Vietnam's VietJet Gamble

Although 57 years is not quite a round number, it is the number of years that have passed since the last French soldier departed Vietnam in April, 1956. On Sept. 25, in Paris, 40 years after establishing diplomatic ties in 1973, the prime ministers of both countries, Vietnam's Nguyen Tan Dung and France's Jean-Marc Ayrault, formalized a strategic partnership capped off by a US$10 billion Airbus order.

While the strategic partnership served to cement existing French-Vietnamese relations and chart a course for the road ahead, the meeting also provided an opportunity for Prime Minister Dung to address international concerns, such as Vietnam's internet censorship and crackdown on bloggers.

It is a business deal, however, that could end in disappointment. The purchaser in this transaction, ranging from US$8 billion to $10 billion depending on the types of aircraft to be delivered is VietJet, Vietnam's low-cost and only privately-owned airline.

Founded in 2007 and flying since 2011, the airline, presently with a fleet of only nine planes, has gone ahead with an order of 92 jets (62 confirmed; 30 optional). These planes will primarily be A320 models, with the first to be delivered in 2014 and the last in 2022. They are to be financed through a planned Initial Public Offering, either in Hong Kong or Singapore, as well as loans from foreign banks backed by export credits.

Even at a glance, this deal should raise red flags from Airbus. From a fleet of nine to 92 in less than a decade, VietJet will encounter serious growing pains, to say nothing of its purchase commitments. In 2012, the airliner posted a pre-tax profit of about $5.7 million at the end of July, but it would close the year at a loss. There are big questions whether regulators in either Hong Kong or Singapore will look upon VietJet's financial and corporate structure with anything approaching enthusiasm.

How such a small airline can secure the financial support necessary for the US$10 billion purchase is a question that is undoubtedly being asked by Airbus' executives. In addition to the cost of the planes is the cost of maintenance, fuel, and pilot training, among others. To maintain an eventual fleet of 92 jets, VietJet will most certainly have to post more than about US$6 million in mid-year profit.

Although the number of middle-class air travelers is increasing rapidly across Asia as economies grow, VietJet's management is betting into a growing string of competing budget airlines including Malaysia's Air Asia, Indonesia's Lion Air, Singapore's JetStar Asia, Nok Air in Thailand and many others competing for those passengers. At the moment, VietJet's only international destination is Thailand. Securing landing rights from governments is always problematical, especially when those governments seek to protect their national carriers' turf.

The Airbus order is nothing more than a gamble on the part of VietJet and its supporters in the Vietnamese government who wish to take advantage of the rising tide of middle-class travelers. Yet, for Vietnam, simply purchasing planes is not enough to draw these potential tourists to its country.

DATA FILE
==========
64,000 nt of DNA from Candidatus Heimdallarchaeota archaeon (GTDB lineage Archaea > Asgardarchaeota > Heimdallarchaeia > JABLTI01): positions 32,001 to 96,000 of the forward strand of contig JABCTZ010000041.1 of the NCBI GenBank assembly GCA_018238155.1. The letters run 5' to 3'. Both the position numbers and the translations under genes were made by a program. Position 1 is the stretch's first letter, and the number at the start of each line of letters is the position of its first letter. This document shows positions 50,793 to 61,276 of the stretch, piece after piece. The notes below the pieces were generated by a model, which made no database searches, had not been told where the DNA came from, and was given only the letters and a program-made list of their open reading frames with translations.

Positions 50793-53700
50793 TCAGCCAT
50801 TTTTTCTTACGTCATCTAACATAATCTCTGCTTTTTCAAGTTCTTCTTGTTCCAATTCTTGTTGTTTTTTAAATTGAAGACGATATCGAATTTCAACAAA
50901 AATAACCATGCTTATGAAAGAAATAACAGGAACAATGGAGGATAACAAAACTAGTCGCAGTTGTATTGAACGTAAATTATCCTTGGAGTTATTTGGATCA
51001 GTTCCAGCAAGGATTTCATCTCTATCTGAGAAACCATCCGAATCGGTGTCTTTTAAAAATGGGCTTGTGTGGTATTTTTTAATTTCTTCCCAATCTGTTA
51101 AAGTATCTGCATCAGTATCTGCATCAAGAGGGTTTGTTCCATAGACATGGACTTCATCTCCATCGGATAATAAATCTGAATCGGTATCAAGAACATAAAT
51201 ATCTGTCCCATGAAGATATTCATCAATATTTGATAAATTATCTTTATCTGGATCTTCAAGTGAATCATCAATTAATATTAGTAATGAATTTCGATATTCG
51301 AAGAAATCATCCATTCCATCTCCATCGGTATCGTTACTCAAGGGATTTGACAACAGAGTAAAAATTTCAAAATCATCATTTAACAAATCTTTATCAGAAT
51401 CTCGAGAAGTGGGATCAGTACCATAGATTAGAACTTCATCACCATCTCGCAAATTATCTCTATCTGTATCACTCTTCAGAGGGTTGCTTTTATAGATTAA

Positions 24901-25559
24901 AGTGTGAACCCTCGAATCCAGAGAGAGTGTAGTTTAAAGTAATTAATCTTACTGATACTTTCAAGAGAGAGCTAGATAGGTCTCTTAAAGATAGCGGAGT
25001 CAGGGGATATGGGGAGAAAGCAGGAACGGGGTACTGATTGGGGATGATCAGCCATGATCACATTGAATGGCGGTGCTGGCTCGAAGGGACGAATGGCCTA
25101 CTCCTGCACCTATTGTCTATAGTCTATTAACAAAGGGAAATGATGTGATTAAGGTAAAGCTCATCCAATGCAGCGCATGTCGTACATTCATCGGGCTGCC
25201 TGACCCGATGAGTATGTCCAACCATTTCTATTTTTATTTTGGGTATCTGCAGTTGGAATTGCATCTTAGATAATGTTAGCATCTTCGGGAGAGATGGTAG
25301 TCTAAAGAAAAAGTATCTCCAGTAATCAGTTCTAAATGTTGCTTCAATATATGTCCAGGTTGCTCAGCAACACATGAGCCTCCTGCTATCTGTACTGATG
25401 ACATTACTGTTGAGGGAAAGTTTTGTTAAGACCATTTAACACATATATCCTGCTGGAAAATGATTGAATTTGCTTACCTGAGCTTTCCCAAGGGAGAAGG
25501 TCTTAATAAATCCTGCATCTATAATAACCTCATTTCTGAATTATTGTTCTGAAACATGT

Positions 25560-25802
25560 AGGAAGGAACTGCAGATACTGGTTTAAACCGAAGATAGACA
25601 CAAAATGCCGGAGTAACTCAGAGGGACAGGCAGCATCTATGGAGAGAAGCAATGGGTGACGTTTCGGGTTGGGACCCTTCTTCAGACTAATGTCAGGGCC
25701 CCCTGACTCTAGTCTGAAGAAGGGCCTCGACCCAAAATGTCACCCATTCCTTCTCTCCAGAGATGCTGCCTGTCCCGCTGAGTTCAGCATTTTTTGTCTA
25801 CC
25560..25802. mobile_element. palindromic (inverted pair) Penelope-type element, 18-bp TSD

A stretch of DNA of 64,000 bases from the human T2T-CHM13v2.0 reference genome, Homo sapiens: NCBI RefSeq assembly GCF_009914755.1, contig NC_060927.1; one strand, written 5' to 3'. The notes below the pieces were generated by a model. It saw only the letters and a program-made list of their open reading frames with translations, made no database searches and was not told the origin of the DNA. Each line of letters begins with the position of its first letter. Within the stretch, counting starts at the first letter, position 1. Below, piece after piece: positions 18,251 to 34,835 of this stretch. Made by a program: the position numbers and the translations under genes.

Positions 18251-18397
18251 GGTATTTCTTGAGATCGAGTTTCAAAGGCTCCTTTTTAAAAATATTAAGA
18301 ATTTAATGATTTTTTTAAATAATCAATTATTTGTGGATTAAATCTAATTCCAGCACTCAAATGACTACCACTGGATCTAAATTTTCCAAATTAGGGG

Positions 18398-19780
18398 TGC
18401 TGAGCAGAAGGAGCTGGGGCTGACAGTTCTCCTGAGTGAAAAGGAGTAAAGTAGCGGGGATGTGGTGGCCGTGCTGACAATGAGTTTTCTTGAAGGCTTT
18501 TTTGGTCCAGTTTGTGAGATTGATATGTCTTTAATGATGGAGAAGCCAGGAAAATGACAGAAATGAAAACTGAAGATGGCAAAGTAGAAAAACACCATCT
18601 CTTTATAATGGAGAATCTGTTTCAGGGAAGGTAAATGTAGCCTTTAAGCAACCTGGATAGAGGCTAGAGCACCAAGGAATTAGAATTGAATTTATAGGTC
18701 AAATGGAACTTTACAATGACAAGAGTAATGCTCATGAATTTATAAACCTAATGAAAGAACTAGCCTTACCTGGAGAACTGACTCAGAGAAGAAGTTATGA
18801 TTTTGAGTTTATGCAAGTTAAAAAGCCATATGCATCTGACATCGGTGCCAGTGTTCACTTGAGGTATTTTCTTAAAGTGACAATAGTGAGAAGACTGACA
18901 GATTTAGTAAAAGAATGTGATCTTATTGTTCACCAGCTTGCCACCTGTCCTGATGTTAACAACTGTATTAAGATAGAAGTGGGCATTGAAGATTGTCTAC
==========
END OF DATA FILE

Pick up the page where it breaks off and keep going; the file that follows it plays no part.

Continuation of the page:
Details regarding the financing of the order remain unknown. However, what is certain is that the Vietnamese people will be left with the tab should the gamble fail.

Need for good governance

If nothing else, the Airbus order raises the danger of yet another in a series of economic mismanagement episodes under the helm of the Communist government. A lack of accountability and transparency has allowed the government to do as it so pleases at the expense of its citizens.

Since 1975, the Communist government of Vietnam has attempted to rebuild the country and heal old wounds with some success and a good deal of failure. However, as the country matured, so too has the aspirations of the people.

Nevertheless, institutions for good government remain elusive. The brightest minds in Vietnam seek opportunities abroad or are stifled by the system they inhabit. Those with money are able to leave the country, while those without must stay. Freedom of independent thought is censored, and any criticism of the government is punished.

The strong, paternal hand of the Communist government is increasingly facing resistance from a people who now wish to take control of their own lives. If the Communists wish to remain relevant, they must be willing to respect the aspirations of their citizens, lest they be left behind as a relic of a bygone era.

Foundations for the future

The strategic partnership between France and Vietnam may be old foes healing old wounds, but the afterglow of a job well-done will only last for so long. In much the same way the relationship between Vietnam and the United States has developed, so too there is a possibility that France will raise objections to Vietnam's human rights record, although the French government has long shied away from comments that might endanger its exporters. For a successful, long-term relationship, Vietnam and France must have as its foundation something unshakable, something permanent.

Unfortunately, the two countries differ with respect to core values and beliefs regarding the rights of citizens. However, these differences need not be permanent, and Vietnam need not adhere to the same path it has travelled since 1975. Opportunities for improvements abound. All that is required is for the Vietnamese government to seize said opportunities.

(Khanh Vu Duc is a lawyer and part-time law professor at the University of Ottawa who researches on Vietnamese politics, international relations and international law. He is a frequent contributor to Asia Sentinel.)